Paul Put the Pieces of a Puzzle together for Dionysius at the Areopagus

Some people want to fit the pieces to the puzzle together.

Perhaps, my favorite speech (sermon) in the Bible is Paul’s address to an elite group of people in Athens. The people in Athens were fond of spending their time “in nothing except telling or hearing something new”. (Acts 17:21) When some Epicurean and Stoic philosophers heard Paul in the marketplace, they brought him to the Areopagus.

Do you know people like that? They like to talk philosophy, but they don’t do it out of a love for the truth. They just like the intellectual challenge or the exercise of the imagination. Those conversations are ultimately unfulfilling unless truth is the object.

When Paul came to Athens, he was struck by all the idols he saw. (Acts 16:17) Athens was filled philosophies and gods of unending variety. In this way, Athens was like the modern Internet: a person might not ever exhaust all the possibilities. A person could spend a lifetime trying without ever synthesizing all the information and fitting the pieces to the puzzle of life together.

Paul cut the chase. Referencing an inscription: “To the unknown god”, Paul opened his speech with the statement, “What therefore you worship as unknown, this I proclaim to you.” (Acts 17:23)

I love that! Paul started where they were. He started with something familiar to them, and he used it as a segue into an introduction of “[t]he God who made the world and everything in it”. There were temples everywhere in Athens, but Paul was not shy in saying that the “Lord of heaven and earth does not live in temples made by men”. (Acts 17:24)

Paul wasn’t interested in small talk, or ideas for nothing but the novelty of them.

I also love that Paul quoted Greek philosophers and poets to them. He quoted Epimenides of Crete for the proposition that “In him [the God who made the heaven and earth] we live and move and have our being”; and he quoted Aratus for that proposition that we are His offspring. (Acts 17:28)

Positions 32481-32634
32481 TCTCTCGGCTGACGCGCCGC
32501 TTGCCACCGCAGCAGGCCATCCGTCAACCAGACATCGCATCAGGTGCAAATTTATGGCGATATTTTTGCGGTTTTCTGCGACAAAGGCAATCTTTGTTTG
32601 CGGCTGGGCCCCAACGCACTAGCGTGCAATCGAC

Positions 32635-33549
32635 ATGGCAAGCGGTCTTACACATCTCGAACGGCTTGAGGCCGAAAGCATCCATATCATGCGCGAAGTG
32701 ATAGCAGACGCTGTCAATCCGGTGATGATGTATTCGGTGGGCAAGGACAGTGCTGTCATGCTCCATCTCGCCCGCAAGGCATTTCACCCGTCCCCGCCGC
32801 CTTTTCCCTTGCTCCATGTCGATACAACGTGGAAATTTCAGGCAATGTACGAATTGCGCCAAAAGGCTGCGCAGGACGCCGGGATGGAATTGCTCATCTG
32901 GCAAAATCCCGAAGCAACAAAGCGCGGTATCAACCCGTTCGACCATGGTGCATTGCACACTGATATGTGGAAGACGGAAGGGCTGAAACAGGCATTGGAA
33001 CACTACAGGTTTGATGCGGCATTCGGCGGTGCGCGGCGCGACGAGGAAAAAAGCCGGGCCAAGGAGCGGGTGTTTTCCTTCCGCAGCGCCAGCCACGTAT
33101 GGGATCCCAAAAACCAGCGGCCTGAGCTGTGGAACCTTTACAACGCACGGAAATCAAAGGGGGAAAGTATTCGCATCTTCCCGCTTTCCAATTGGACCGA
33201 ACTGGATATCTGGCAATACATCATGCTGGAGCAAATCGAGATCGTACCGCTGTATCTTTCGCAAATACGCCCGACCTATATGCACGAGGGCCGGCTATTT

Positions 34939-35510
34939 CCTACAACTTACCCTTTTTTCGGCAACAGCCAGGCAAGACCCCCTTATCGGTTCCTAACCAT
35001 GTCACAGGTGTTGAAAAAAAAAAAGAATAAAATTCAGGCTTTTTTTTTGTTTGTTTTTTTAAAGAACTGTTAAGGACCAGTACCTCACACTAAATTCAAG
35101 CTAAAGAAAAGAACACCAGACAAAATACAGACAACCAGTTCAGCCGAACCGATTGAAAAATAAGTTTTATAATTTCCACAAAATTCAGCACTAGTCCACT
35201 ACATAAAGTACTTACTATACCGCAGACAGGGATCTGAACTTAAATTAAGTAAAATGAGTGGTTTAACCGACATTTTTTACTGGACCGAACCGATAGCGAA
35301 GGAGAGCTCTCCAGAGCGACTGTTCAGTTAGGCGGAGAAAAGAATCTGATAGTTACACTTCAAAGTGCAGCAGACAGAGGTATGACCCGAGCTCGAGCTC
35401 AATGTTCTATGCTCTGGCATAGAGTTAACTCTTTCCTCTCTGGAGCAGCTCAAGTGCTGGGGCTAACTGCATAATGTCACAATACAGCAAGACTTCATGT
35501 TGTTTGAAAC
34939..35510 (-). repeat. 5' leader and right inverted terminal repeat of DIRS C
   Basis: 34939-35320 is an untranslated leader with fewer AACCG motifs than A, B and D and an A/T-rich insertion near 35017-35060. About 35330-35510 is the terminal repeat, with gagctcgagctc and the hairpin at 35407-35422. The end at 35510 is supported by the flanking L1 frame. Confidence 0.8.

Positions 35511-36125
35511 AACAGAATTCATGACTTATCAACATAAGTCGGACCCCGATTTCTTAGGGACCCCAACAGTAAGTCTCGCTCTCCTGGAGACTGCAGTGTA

Paul was educated, and he could speak the language of educated people. He could take poetry and use it in a sermon on God. He didn’t play their games, though. He didn’t speak just to hear himself talk. He didn’t pander to their penchant for novel ideas.

He called them to account: “The times of ignorance God overlooked, but now he commands all people everywhere to repent, because he has fixed a day on which he will judge the world in righteousness by a man whom he has appointed; and of this he has given assurance to all by raising him from the dead.” (Acts 17:30)

Paul preached the Gospel, the good news that Jesus died for our sins, redeeming us from destruction and giving us the hope of everlasting life, but Paul lost most of his audience at that point. They weren’t interested in “dogma”. They took offense at the exclusivity of Paul’s message. They liked ideas, but they weren’t interested in truth. Sound familiar?

Truth, of course, is exclusive. That’s the nature of truth. People like the Athenians, and people who embrace post-modern thought today, don’t want to want to hear ideas that are exclusive. They want variety. They want to keep their options open, ironically even to the exclusion of truth.

A few people, though, were moved by Paul’s sermon. They wanted to hear more. Among them was Dionysius, the Areopagite. For Dionysius, Paul provided him the missing piece to the puzzle of his life.

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